How To Properly Search For and Attribute Creative Commons Photos
If your students are content creators (and honestly, most of them are), they already know that high-quality images make their work stand out. They can find plenty of open source images if they know where to look. Creative Commons was built to help us find some of the best open-source options out there. That’s only the first step, however. We also need to know how to properly attribute Creative Commons photos.
In this article, we’ll give you and your students some handy tools and tips to help you do safe image searches for all your project needs using Creative Commons. We’ve also got a highly informative infographic that talks about licensing and attribution. With this knowledge, your students can go forth in confidence as they find great photos for their work and practice Global Digital Citizenship at the same time.
What is Creative Commons?
Creative Commons, as explained on their website, “helps you legally share your knowledge and creativity to build a more equitable, accessible, and innovative world.” This video gives an explanation of how it works to benefit both creators and users of its content.
How to Search for Creative Commons Photos
There are lots of different ways to search for images for use on Creative Commons. It’s important to remember, though, that Creative Commons isn’t a search engine. What CC does is offer users access to search services provided by organizations with content available for sharing. The image below is of CC’s new search beta and the parameters it provides for image searching.
Always be sure to verify the results you find are actually CC licensed by following the link. And of course, if in doubt, always contact the copyright holder directly for permission.
Richard Byrne of FreeTech4Teachers takes us on tour below of how to search for Creative Commons images.
Richard also has three ways that students can search for CC licensed images on Flickr, Google, and the Creative Commons website itself.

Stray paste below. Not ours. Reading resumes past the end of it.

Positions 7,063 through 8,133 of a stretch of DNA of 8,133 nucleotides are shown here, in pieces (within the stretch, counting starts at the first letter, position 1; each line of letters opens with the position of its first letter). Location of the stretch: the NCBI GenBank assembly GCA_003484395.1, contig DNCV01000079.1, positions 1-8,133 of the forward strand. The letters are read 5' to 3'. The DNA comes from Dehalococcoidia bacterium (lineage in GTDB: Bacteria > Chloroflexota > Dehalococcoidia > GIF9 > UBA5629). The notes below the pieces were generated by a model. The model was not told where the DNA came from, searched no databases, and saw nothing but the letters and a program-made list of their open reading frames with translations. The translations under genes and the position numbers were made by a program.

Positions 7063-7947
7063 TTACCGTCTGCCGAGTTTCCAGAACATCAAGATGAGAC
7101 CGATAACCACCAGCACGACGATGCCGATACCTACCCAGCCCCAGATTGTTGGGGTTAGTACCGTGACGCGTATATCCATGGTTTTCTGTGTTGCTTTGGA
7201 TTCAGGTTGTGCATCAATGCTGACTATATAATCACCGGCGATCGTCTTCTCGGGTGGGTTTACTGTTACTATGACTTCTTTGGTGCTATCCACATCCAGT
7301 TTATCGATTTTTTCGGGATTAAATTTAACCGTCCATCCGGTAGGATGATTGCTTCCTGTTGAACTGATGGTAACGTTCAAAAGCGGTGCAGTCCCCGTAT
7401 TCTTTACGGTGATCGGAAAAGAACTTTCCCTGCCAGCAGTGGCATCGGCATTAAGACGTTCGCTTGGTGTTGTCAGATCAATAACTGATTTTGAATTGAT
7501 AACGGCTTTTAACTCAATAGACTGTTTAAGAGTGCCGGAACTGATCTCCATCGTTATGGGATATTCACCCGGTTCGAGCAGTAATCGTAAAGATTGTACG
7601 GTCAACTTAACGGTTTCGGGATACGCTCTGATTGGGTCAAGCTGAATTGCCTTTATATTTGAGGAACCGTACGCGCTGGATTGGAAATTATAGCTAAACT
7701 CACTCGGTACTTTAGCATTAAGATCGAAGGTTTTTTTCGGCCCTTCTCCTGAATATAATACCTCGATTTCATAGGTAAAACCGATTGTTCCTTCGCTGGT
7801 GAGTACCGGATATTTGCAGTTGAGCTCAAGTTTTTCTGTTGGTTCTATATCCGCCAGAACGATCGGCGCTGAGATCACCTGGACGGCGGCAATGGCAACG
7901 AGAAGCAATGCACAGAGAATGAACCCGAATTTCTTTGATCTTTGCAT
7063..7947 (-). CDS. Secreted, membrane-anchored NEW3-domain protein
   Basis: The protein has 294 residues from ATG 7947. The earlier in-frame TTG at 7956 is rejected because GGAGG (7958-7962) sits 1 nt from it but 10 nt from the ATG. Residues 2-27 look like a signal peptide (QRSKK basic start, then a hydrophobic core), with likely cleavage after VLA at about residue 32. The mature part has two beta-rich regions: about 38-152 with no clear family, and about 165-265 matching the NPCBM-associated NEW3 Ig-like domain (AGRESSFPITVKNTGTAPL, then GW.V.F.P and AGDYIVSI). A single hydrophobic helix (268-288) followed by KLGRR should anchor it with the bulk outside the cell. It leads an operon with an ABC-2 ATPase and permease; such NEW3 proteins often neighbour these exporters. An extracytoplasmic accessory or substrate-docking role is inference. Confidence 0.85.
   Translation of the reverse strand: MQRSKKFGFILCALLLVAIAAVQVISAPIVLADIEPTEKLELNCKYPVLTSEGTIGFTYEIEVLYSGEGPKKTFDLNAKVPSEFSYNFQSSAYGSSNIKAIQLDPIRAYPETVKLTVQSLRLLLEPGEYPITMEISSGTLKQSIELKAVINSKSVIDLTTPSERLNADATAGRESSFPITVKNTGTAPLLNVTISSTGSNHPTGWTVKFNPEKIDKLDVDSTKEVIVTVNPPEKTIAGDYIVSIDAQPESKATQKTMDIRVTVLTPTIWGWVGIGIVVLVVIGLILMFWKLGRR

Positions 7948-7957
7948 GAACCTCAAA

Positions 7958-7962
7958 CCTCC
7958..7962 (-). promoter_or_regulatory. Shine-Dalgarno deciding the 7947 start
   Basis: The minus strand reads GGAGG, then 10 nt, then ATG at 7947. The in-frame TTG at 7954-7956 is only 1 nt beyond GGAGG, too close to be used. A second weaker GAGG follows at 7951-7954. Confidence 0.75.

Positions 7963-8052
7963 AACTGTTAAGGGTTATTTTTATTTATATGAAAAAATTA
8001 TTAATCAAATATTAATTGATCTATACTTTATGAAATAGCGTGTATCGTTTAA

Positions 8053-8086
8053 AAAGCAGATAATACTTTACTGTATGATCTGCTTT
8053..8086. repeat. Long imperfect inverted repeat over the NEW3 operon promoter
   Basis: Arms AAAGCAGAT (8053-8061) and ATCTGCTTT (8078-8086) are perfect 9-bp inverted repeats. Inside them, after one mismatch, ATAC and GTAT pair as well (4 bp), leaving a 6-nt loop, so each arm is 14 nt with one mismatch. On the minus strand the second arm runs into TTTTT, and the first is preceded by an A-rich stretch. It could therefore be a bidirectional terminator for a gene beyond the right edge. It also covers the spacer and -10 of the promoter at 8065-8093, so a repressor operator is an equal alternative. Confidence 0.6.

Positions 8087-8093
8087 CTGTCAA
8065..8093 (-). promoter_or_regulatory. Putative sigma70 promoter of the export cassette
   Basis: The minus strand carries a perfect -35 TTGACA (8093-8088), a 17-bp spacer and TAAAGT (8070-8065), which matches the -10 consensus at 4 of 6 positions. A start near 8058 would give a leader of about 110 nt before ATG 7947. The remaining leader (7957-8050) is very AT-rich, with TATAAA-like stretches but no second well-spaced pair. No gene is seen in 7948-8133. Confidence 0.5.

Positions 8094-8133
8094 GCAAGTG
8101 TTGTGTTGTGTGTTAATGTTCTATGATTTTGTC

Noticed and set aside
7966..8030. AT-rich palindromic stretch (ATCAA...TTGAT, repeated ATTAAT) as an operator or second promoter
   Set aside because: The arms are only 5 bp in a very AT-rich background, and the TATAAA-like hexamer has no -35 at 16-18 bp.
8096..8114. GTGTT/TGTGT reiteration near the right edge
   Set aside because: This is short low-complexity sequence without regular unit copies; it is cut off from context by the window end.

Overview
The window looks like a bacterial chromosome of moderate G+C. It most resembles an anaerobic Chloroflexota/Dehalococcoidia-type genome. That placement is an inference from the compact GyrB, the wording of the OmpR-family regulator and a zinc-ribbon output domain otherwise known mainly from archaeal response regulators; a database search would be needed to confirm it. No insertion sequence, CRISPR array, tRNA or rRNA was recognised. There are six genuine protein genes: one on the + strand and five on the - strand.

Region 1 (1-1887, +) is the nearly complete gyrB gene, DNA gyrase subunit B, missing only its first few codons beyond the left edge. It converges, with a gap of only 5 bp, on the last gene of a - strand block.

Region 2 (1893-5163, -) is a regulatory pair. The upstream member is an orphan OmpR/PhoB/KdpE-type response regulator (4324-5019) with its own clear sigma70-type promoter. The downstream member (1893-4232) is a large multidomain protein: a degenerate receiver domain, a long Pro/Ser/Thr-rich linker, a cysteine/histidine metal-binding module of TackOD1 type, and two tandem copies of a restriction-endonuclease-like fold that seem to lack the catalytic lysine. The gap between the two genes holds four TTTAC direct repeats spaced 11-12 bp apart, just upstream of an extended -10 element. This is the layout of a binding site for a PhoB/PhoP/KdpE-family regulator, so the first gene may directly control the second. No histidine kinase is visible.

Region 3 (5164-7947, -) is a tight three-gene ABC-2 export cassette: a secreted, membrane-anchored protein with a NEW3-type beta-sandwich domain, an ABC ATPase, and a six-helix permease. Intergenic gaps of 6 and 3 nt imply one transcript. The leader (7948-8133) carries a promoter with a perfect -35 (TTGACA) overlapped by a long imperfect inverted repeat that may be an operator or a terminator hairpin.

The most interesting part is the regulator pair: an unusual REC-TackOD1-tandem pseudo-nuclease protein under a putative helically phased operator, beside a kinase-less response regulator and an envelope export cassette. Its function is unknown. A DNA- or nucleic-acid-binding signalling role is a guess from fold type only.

How to Attribute Creative Commons Photos
“According to our research, more than 90% of Creative Commons photos are not attributed at all. To make matters worse, less than 10% of the photos that do credit the original work are attributed properly. This means that more than 99% of Creative Commons photos are not adequately attributed.”
The key to improving this comes with awareness. Anyone applying images to their intellectual property, and especially our students, should know how to properly attribute Creative Commons photos. Recognition and attribution of others’ work is an integral part of practicing Global Digital Citizenship.
TSAL for Proper Image Attribution
If you find some open source images you like, there’s a simple formula you can use to properly attribute them. It’s called TSAL, and here’s what it stands for:
Here’s an example of what a proper attribution might look like using the TSAL formula. This lovely image is from Wikimedia Commons. The image’s title is “Echinacea purpurea, Botanical Garden, Munich, German.” Its author is Diego Delso.
Attribute the source by hyperlinking the title back to the page on which the image resides. It’s licensed under a Creative Commons Attribution-ShareAlike 3.0 Unported license, which is abbreviated as CC BY-SA 3.0.
If you don’t know the proper abbreviation, simply click through to the human-readable license information in the image’s original attribution and you’ll find it there. So, the proper image attribution for this reads:
The hyperlinks here are important. This image has a title, but not all open source images do. If yours doesn’t, simply say “Image by” instead. You can put the attribution in a photo caption, or in a footnote at the bottom of your post or page. If you put attributions for multiple photos in a footnote, list them in the order they appear.
This infographic tells you everything you and your students need to know about attributing Creative Commons photos.
Most Recent Articles
Administration, school boards and chief academic officers may have their hands full when it comes time to procure new edtech platforms. The rapid evolution of edtech tools and resources seems to provide many opportunities to enhance the...
Teachers may have a hard time helping children achieve academic success when young students do not know how to interact appropriately with others. Bullying, harassment, emotional outbursts, and fighting can make it hard for any child to focus on the...
One of the Essential Fluencies of learning, Collaboration Fluency, is the essence of the modern classroom and the modern workforce. Building collaborative student groups in the best ways is something you and your learners can benefit from...